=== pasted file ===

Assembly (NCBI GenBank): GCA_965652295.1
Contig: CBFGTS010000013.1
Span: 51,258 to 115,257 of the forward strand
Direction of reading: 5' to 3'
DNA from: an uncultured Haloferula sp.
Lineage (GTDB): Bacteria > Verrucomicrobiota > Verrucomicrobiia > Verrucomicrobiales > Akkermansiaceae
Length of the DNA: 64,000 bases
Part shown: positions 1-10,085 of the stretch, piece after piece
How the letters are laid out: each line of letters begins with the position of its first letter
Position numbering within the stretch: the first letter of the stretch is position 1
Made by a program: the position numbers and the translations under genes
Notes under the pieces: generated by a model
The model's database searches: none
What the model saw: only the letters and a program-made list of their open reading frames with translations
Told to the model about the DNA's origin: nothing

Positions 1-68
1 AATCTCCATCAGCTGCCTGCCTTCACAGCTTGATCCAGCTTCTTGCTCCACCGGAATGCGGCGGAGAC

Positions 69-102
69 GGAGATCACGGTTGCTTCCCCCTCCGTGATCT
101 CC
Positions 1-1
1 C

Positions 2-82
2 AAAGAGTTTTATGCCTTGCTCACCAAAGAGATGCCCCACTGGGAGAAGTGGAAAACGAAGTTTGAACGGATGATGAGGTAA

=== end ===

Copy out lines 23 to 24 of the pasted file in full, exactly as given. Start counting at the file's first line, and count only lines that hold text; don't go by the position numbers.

Positions 2-82
2 AAAGAGTTTTATGCCTTGCTCACCAAAGAGATGCCCCACTGGGAGAAGTGGAAAACGAAGTTTGAACGGATGATGAGGTAA